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Make a Move to the Detroit Institute of Arts to View Rare and Exquisite Chess Sets from Around the World
Friday, November 14, 2008
(Detroit) – Like two superior game pieces, Dr. George and Vivian Dean have strategically moved themselves around the world gathering the most dynamic, rare and unusual chess sets they could find.
Their world-renown collection will be on display at the Detroit Institute of Arts (DIA) in the exhibition Master Pieces: Chess Sets from the Dr. George and Vivian Dean Collection from December 26, 2008 to May 17, 2009. Master Pieces includes more than two dozen exquisite sets ranging from the 16th to the 20th centuries from Asia, the Middle East, Europe, and the United States. The exhibition is free with museum admission.
Dean, a physician who owned practices in Redford and Southfield, Michigan, said the hobby started when he and Vivian took a trip to the Middle East in 1962. In the lobby of their hotel, Vivian fell in love with a silver and gold chess set made by a Yemeni craftsman. The couple’s $200 souvenir budget was spent on an impulse purchase that would spark an enduring interest.
“After that, whenever we went on a trip, we would buy a chess set,” said Dean, founder and president emeritus of Chess Collectors International. “Then we got the bug and started going on ‘chess set safaris.’ We would pick a country, learn how to say, ‘Do you have any antique chess sets?’ in the language of that country, then rent a car and drive around and buy them.”
Today, the Deans have the most extensive collection of antique and fine art chess sets in the world. Included in the collection is the only Faberge chess set ever made.
Featuring a wide range of materials and designs, pieces and boards in the DIA exhibition demonstrate how differently artists throughout history and across the globe have interpreted the game of chess. The artists’ superb craftsmanship and creativity are explored, with sections featuring ivory and porcelain examples, including sets by Sèvres and Meissen. Some sets include tiny insects, sea creatures, and a variety of precious bejeweled objects.
Several themes are explored in the exhibition, including the ideological oppositions that the game of chess has been used to evoke, such as Good vs. Evil or Communism vs. Capitalism; the fascinating stories of set ownership, such as one commissioned from Fabergé and another once owned by Catherine the Great; and the variety of artistic styles, including abstract and modern. Some of the modern artists featured are Man Ray and Salvador Dalí.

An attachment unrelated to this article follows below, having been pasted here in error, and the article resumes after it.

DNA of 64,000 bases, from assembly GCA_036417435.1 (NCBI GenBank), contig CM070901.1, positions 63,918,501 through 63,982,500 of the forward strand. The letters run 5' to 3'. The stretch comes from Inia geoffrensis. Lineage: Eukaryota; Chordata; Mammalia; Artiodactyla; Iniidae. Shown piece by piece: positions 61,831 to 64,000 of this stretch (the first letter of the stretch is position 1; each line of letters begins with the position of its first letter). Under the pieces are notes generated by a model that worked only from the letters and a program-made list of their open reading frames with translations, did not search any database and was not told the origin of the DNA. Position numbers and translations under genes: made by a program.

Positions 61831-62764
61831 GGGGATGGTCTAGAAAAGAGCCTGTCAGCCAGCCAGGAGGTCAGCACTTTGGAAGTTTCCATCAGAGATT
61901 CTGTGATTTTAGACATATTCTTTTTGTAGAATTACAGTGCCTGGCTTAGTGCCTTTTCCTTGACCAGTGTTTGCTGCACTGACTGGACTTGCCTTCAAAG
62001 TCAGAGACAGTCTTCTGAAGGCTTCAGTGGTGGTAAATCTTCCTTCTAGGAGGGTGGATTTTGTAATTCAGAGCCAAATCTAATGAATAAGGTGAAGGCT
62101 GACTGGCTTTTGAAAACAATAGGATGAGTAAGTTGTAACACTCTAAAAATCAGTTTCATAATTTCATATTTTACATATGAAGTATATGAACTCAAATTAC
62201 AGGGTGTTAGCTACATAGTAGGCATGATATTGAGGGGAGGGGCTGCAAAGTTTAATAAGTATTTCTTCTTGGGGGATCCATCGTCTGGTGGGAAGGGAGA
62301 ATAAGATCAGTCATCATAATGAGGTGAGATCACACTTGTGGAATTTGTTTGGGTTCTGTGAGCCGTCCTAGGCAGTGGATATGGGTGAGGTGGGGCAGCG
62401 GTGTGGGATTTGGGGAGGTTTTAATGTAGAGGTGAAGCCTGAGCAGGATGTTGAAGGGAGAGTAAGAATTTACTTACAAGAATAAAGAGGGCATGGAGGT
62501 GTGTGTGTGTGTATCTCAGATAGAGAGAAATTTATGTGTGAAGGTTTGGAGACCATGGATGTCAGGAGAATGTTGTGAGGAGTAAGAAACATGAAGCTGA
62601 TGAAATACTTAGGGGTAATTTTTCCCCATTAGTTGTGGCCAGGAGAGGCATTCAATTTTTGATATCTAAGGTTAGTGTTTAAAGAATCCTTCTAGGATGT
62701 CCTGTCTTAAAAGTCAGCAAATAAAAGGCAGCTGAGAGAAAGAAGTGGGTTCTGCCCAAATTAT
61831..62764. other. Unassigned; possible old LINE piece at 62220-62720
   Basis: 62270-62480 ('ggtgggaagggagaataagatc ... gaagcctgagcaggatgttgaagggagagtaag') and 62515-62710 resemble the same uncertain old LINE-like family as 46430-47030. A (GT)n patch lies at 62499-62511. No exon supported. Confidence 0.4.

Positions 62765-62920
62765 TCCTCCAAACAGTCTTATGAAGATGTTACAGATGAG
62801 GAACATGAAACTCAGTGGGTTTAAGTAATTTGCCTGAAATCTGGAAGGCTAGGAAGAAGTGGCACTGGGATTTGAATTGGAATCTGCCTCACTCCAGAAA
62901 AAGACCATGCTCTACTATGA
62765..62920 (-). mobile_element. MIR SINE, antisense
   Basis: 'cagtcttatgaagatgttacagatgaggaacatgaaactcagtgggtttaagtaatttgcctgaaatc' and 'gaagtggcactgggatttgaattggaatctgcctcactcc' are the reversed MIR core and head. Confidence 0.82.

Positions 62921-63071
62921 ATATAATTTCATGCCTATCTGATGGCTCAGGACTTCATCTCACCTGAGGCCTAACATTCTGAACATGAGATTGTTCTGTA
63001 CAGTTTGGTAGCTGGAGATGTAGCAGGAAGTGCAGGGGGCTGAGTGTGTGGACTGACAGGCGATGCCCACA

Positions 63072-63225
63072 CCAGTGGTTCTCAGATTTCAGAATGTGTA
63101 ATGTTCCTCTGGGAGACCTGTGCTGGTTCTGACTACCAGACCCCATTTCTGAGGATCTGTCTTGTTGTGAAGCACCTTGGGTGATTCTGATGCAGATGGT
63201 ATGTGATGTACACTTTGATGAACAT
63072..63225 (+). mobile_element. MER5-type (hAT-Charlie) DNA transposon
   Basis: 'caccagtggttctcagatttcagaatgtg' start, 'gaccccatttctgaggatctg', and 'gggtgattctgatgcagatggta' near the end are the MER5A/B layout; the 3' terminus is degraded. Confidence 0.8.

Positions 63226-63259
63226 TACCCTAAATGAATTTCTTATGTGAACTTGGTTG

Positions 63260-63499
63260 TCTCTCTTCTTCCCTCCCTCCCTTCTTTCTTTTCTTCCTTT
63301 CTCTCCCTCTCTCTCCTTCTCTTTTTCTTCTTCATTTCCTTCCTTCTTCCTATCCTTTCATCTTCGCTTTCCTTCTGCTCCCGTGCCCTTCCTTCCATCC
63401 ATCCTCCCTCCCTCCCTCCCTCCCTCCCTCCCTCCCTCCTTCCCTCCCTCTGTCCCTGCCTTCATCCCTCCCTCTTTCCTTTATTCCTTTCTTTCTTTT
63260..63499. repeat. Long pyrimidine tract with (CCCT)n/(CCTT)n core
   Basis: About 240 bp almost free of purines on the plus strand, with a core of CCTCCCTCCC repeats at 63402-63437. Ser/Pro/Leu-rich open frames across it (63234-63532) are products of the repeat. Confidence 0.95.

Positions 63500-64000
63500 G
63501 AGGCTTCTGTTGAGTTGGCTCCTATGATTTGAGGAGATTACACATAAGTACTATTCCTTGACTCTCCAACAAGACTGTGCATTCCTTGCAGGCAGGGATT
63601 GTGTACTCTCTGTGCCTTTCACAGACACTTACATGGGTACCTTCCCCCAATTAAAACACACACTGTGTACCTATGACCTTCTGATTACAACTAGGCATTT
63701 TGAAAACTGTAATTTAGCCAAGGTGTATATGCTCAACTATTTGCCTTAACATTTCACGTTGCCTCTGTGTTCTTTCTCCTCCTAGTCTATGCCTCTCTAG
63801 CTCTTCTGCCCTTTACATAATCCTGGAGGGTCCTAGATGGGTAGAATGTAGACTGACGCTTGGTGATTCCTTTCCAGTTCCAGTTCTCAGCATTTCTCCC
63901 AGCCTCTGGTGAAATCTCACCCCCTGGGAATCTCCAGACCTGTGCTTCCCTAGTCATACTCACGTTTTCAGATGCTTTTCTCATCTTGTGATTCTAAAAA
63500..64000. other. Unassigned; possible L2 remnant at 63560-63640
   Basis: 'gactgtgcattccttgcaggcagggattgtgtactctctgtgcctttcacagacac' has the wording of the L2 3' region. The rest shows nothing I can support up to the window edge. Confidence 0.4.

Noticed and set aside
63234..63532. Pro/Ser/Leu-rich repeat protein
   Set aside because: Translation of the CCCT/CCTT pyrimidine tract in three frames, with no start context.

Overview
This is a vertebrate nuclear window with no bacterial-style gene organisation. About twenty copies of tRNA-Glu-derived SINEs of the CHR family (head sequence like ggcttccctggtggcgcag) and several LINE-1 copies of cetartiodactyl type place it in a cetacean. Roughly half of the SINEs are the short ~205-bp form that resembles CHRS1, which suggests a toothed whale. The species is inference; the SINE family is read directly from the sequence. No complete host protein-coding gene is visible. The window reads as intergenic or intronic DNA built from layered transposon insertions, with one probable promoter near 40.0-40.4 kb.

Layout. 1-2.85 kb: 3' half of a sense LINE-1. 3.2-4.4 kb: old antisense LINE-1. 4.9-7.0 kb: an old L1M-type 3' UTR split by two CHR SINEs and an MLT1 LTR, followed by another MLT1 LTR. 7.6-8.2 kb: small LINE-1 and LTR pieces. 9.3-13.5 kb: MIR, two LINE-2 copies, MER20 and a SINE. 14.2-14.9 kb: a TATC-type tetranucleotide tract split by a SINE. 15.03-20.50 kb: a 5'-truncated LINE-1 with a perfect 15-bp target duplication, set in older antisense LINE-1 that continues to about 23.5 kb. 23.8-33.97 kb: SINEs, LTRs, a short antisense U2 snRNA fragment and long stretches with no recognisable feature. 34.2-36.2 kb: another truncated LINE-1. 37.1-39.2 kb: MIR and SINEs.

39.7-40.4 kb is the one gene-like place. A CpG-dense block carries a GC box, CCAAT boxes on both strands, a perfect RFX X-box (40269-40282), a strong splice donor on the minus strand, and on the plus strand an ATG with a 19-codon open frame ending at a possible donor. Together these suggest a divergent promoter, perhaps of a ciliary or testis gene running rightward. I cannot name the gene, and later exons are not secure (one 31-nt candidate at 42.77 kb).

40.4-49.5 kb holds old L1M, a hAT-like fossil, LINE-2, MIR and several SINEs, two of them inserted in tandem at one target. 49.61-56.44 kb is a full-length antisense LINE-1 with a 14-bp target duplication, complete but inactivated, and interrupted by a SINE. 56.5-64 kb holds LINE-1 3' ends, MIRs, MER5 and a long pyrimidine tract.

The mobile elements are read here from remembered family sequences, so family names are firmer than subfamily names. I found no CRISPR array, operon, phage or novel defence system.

Items including chess sets and books will be available in the DIA’s Museum Shop.
This exhibition has been generously supported by Dr. George and Vivian Dean. Additional support has been provided by the Michigan Council for Arts and Cultural Affairs and the City of Detroit.
Chess related activities:
- Three chess stations will be positioned near the exhibition during business hours for attendees to play at their leisure.
- The Detroit City Chess Club meets at the DIA every Friday from 5–9 p.m. for chess practice. The club’s mission is to teach area students the game and life lessons. Members of the club have won national, regional, and state competitions. People wanting to learn how to play chess should show up between 5 and 7 p.m. There will be no teaching between 7 p.m. and 9 p.m.
Hours and admission:
10 a.m. to 5 p.m. Wednesdays and Thursdays, 10 a.m. to 10 p.m. Fridays, and 10 a.m. to 6 p.m. Saturdays and Sundays. Admission is $8 for adults, $6 for senior citizens, and $4 for youth ages 6-17. DIA members are admitted free. For more information, call (313) 833-7900 or see the website at www.dia.org.
The Detroit Institute of Arts (DIA),located at 5200 Woodward Avenue in Detroit, is one of the premier art museums in the United States and home to more than 60,000 works that comprise a multicultural survey of human creativity from ancient times through the 21st century. From the first van Gogh painting to enter a U.S. museum (Self Portrait, 1887), to Diego Rivera's world-renowned Detroit Industry murals (1932–33), the DIA's collection is known for its quality, range, and depth.
Programs are made possible with support from the Michigan Council for Arts and Cultural Affairs and the City of Detroit.
Photos available upon request